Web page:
Friedan advocated for women to pursue careers either in lieu of marriage and traditional family life or within a re-defined marriage of equals.  She outlined the cultural, political, and economic barriers to fulfillment and advocated action to tear them down.
The result was The Feminine Mystique.  It created an immediate sensation, zoomed to the top of the non-fiction best seller list and stayed there for months.  Its notoriety was stoked by the shocked and horrified response of many, mostly male, reviewers and the press in general. 

The Feminine Mistique was already a run-awy best seller but when it hit the drug store paperback racks later in 1963 it became accesible to students, moms, and struggling young working women.
But women, especially middle class women, responded urgently to the books message.  They began meeting in living rooms, libraries, church basements, and coffee shops in small groups to compare their own experiences creating a boom in consciousness raising groups that gave women the support of their sisters and empowered them to act.
A sudden celebrity, Friedan found herself anointed de facto the leader of a new movement.  In 1966 she helped make that status official by being among the founders of the National Organization for Women (NOW), which quickly gave political muscle to the new movement.  She was elected NOW’s first President and launched their first major initiative—a push to revive the moribund Equal Rights Amendment to the Constitution and get it ratified by the States.

Friedan on an early NOW picket line.
She served NOW as President until 1970 and then went on to lead the national Women’s Strike for Equality, and led a march of 50,000 women in New York City.  The next year she teamed with her sometimes bitter rival for leadership of the movement, Gloria Steinem, to found the National Women’s Political Caucus.
Friedan was also a founder of the organization that became the National Abortion Rights Action League.  Despite this she later regretted the emphasis on abortion and sexual rights, believing that the core of the women’s struggle was economic opportunity.  She was also uncomfortable with the rising visibility and importance of lesbians in the movement, although over time her notorious iciness to them softened and became more accepting.

Leading an ERA march in Washington onJuly 9, 1978.  From left: Gloria Steinem, Dick Gregory, Betty Friedan, Rep. Elizabeth Holtzman, D-N.Y., Rep. Barbara Mikulski, D-Md., Rep. Margaret Heckler, R-Mass.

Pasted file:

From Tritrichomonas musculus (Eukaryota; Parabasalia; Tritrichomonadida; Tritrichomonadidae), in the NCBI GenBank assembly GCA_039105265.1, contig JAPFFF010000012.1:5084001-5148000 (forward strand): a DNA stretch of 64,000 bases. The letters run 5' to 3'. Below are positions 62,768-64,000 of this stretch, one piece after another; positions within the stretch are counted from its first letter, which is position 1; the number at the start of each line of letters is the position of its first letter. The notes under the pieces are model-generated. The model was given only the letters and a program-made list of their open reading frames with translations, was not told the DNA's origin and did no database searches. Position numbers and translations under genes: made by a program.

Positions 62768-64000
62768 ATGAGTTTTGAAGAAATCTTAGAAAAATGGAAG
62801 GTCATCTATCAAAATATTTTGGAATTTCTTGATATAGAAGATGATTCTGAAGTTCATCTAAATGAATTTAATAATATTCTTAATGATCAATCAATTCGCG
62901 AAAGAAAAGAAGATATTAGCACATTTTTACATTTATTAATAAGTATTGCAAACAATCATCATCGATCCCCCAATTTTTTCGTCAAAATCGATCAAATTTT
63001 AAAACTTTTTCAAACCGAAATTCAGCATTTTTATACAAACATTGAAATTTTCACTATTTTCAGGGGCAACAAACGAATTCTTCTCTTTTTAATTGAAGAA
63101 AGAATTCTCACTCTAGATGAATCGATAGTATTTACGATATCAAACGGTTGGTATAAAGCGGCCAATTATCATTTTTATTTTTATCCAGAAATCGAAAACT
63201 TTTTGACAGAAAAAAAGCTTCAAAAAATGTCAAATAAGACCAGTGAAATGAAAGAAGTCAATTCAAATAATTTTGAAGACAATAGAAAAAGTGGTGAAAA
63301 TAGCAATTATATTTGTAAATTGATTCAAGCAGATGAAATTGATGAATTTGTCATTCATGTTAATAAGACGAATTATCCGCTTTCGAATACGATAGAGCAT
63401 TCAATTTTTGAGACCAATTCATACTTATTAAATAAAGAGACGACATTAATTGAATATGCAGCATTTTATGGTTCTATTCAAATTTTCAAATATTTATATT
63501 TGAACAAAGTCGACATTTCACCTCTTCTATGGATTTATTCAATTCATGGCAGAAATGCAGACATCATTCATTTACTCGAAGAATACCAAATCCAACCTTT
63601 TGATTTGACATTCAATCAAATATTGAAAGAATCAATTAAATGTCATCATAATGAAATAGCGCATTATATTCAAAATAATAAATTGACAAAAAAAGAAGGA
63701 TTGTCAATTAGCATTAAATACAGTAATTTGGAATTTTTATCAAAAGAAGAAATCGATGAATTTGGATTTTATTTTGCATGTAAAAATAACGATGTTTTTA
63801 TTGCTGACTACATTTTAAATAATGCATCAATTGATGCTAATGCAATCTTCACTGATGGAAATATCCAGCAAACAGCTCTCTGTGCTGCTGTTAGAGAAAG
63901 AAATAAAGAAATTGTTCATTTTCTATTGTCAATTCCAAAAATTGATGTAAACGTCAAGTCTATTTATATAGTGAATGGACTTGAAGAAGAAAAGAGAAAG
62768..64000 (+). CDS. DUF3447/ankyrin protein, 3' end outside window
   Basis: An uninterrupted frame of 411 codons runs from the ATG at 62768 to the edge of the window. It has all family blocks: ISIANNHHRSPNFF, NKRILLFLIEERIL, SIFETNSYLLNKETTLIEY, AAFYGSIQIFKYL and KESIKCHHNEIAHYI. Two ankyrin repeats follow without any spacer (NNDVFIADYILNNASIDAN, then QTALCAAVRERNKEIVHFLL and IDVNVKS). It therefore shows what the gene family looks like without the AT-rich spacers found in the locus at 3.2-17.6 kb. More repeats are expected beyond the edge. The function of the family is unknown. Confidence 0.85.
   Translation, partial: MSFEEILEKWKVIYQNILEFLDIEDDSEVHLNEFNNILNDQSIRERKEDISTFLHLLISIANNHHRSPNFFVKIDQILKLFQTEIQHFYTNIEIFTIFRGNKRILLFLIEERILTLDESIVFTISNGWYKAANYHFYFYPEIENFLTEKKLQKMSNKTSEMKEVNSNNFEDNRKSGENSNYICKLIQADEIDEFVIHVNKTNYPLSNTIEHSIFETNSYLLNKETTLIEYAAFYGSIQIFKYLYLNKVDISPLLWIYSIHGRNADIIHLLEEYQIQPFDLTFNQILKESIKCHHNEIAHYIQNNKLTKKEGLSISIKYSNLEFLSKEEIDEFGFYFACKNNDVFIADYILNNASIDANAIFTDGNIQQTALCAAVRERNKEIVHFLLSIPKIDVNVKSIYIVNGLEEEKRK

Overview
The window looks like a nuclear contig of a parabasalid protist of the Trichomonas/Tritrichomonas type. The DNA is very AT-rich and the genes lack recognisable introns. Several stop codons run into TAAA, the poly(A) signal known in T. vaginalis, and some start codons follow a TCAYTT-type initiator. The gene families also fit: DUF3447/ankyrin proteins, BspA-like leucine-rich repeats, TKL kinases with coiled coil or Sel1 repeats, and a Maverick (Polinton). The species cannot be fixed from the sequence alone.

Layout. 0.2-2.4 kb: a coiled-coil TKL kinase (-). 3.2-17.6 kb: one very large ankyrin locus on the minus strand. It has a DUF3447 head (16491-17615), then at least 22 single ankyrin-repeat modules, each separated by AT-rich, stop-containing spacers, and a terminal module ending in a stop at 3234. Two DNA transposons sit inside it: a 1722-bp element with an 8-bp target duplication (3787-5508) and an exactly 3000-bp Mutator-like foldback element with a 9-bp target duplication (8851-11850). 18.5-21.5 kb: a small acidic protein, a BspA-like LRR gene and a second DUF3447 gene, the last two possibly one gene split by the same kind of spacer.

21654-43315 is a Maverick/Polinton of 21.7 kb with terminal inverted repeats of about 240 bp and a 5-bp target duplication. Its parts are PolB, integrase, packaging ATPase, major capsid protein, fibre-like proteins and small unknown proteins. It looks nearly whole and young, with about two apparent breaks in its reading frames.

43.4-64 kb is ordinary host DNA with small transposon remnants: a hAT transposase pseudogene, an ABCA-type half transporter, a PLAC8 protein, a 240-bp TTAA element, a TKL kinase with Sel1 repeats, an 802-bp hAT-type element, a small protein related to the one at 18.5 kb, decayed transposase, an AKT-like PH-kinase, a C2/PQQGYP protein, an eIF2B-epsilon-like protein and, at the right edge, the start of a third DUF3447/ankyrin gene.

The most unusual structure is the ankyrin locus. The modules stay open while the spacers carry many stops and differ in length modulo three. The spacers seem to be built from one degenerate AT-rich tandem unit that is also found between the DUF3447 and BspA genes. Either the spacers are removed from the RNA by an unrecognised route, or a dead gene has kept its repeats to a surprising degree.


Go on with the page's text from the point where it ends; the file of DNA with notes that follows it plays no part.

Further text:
Friedan was not without critics—and not all of them were enemies of the women’s movement.  She was abrasive, often angry, and hard to work with for associates.  She demanded deference to her position as an indispensable founder.  Beyond personality, some critics of her landmark first book took her to task for writing only for highly educated women in the solid middle class.  Indeed they were the focus of The Feminine Mystique and the backbone of the early movement.  Non-whites and working class women—women who had always worked to support their families and had jobs instead of careers—were at best the subject of benign neglect.
Friedan, originally a socialist and labor person, seemed to have forgotten some of her own experiences.  But she firmly believed that the ERA and reforms like insuring equal pay would raise all boats and elevate the status of pink collar workers along with educated professionals.
But the seeming disdain of the early movement for working class women, and the perceived antagonism to women who chose a traditional family role, quickly became the nucleus around which the rising right wing movement of the late 20st and early 21st Century spun its fantasy of snobbish elites turning class resentments against feminists and other progressives. 

Friedan remained adamant and defiant to the end of her long life.
Friedan continued writing, speaking and organizing almost to the moment of her death.  She never mellowed. She died on her 85th birthday, February 4, 2006.  She left behind three children—and the Women’s Movement.